resolved by the Continuations Committee of USLAW or a sub-committee
designated for that purpose either prior to or during the National Labor

8.    Non-delegates may observe the Assembly proceedings from an area
reserved for guests and observers.  Non-delegates shall pay a registration
fee of $10.00.


1.    Endorsing labor organizations are those that have formally endorsed
the National Labor Assembly prior to Oct. 17, 2003 and have informed USLAW
of that endorsement in writing or electronically.

2.   Endorsing national unions shall be entitled to five (5) votes each.

3.   Endorsing local unions (lodges, branches, chapters, etc.) shall be
entitled to votes on the following basis:

      1 vote -- up to 100 members
      2 votes -- 101 to 500 members
      3 votes -- 501 to 1,000 members
      4 votes -- 1,001 to 2,000 members
      5 votes -- 2,001 to 3,000 members
      6 votes -- 3,001 to 4,000 members
      7 votes -- 4,001 to 5,000 members
      8 votes -- 5,001 to 6,000 members
      9 votes -- 6,001 to 7,000 members
      10 votes -- 7,001 to 8,000 members
      11 votes -- 8,001 to 9,000 members
      12 votes -- 9,001 to 10,000 members
      13 votes -- 10,001 to 11,000 members

One additional vote for each additional 5,000 members (or major fraction
thereof) up to a maximum of 25 votes.

4.   Endorsing intermediate labor bodies (Central Labor Councils, joint
councils, district councils, state federations, etc.) shall each be entitled
to 3 votes.


1.    Previously established ad hoc labor antiwar committees whose antiwar
positions had been taken prior to the date on which the Call was issued
(June 27, 2003) shall each be entitled to 5 votes. Delegates must be
nominated at an open publicized membership meeting and elections  shall be
conducted in a democratic manner.  Ad hoc labor antiwar committees that come
into existence after June 27, 2003 may apply to the Continuations Committee
to have voting delegates at the National Labor Assembly.


1.  Designated national allied labor organizations (PAW, CLUW, Jobs with
Justice, APALA, LCLAA, CBTU, A. Phillip Randolph) that have endorsed the
Assembly shall be entitled to 5 votes each.  Endorsing local affiliates of
national allied labor organizations shall be entitled to 1 vote each.

1.    Individual members of other non-endorsing labor organizations shall
participate through the At-Large Caucus.  The Continuations Committee shall
establish an At-Large Caucus which shall meet immediately prior to the
opening plenary. The caucus shall elect one voting delegate for every 25
at-large delegates or major fraction thereof in attendance at the Caccus at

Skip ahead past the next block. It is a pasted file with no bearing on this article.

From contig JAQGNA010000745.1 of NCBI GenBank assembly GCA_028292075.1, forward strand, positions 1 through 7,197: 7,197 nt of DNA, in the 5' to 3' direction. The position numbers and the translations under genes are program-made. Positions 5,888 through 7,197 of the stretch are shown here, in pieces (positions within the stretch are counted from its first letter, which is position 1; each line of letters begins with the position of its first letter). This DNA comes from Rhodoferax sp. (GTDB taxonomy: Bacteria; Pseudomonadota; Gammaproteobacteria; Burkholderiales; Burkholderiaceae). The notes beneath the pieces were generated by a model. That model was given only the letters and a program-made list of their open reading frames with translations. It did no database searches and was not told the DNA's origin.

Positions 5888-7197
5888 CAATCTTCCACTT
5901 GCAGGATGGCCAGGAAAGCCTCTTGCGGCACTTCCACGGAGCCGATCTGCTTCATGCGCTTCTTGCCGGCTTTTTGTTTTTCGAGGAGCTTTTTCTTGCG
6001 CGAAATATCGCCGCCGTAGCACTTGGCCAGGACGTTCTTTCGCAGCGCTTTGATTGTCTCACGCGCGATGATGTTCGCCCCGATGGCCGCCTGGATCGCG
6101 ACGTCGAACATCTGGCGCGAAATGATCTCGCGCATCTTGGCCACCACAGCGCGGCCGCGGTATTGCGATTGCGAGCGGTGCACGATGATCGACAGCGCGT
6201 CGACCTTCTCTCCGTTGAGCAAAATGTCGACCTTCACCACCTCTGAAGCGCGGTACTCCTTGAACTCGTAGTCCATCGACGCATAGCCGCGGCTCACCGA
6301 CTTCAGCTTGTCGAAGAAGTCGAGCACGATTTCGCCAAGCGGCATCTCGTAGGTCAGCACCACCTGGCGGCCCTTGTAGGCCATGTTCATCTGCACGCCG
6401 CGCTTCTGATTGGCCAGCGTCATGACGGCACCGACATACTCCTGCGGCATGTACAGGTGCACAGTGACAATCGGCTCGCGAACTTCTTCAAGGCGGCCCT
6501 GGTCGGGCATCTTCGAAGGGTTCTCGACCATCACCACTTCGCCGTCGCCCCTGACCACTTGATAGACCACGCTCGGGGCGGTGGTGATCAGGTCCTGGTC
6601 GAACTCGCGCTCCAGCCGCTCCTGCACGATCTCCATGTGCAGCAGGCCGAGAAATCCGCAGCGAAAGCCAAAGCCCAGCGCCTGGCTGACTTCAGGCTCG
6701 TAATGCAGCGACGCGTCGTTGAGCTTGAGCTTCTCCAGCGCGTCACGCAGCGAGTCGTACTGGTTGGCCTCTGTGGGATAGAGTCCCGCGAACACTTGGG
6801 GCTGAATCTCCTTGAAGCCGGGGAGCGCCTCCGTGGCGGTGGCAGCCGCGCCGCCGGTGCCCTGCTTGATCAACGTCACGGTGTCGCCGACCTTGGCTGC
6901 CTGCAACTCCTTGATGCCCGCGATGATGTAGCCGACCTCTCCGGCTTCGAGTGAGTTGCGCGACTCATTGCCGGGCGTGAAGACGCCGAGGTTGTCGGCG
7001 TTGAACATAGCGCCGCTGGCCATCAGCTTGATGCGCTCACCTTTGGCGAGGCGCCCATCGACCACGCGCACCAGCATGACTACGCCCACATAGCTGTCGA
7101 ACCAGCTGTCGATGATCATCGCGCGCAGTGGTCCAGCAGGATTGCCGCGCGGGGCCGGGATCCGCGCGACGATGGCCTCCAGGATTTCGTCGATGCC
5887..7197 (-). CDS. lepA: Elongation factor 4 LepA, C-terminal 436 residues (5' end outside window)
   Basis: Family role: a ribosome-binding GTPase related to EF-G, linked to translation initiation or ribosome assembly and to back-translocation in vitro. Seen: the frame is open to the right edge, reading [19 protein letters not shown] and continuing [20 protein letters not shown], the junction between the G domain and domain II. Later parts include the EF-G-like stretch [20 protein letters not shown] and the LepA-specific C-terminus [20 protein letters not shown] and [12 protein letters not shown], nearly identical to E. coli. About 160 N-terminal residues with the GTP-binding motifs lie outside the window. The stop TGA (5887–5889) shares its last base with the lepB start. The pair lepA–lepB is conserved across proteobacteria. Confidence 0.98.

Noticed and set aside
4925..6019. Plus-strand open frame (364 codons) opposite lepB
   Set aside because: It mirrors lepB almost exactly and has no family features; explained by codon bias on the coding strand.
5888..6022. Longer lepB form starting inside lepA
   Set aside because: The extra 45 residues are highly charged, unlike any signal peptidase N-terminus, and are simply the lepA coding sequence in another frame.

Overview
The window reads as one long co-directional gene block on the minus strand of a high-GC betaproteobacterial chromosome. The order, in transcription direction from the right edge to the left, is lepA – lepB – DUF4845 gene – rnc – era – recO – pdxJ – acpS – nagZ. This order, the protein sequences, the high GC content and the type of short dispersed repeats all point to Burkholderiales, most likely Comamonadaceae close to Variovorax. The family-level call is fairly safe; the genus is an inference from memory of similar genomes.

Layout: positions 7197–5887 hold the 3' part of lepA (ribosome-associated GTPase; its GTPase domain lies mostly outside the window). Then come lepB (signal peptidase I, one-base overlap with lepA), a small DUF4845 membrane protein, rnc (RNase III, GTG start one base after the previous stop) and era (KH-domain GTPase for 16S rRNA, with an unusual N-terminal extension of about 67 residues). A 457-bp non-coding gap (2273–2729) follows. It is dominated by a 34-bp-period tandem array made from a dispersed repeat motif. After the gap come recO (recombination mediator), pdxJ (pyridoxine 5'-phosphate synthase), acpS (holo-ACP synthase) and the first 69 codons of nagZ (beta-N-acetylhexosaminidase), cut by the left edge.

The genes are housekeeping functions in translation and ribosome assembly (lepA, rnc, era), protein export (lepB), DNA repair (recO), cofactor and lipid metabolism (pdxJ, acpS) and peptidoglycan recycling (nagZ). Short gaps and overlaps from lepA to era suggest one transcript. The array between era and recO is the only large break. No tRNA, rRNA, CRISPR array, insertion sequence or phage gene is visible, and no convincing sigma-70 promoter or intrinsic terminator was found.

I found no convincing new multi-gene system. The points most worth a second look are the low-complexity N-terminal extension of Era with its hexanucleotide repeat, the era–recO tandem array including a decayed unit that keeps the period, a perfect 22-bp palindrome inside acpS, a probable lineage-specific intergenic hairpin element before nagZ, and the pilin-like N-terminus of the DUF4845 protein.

the time of the election.

2.   The Continuations Committee shall invite and bestow fraternal delegate
credentials to individuals and representatives of other organizations as
will further the goals of the Assembly. Fraternal delegates will have no
vote and may speak only if invited by the Convention Chairperson.


1.    Each participant shall complete a registration form.

2.   Registration fees of delegates must be received no later than the
opening of the Assembly. Registration fees of non-delegates may be received
prior to or during the Assembly.  There shall be no registration fee for
invited guests and fraternal delegates.


1.    All disputes regarding delegate status shall be resolved by the
Continuations Committee, or a sub-committee thereof designated for that
purpose, whose determination shall be final and binding.



350 N Orleans St. Chicago, IL 60654 / 312-836-5000
U.S. Labor Against The War
10/24-26, 2004
                For reservations call: 312-836-5000
                Or 1-800-Holiday (465-4329)

            Identify yourself with the above group to get the group rate of
            $99.00 single or double plus tax of 14.9%. You must also
            give the group code of  " VUS "   in order to receive this
            special rate.
            All reservations must be received by October 3, 2003.
            Any reservation received after that date will be on an
            availability basis and at prevailing rates and not the
            discounted group rate.
            The Holiday Inn Mart Plaza is located just north of the Ohio
            exit off of I 94 in downtown Chicago and adjacent to the Chicago
            Merchandise Mart.

contact LaborNet

copyright 2003 © LaborNet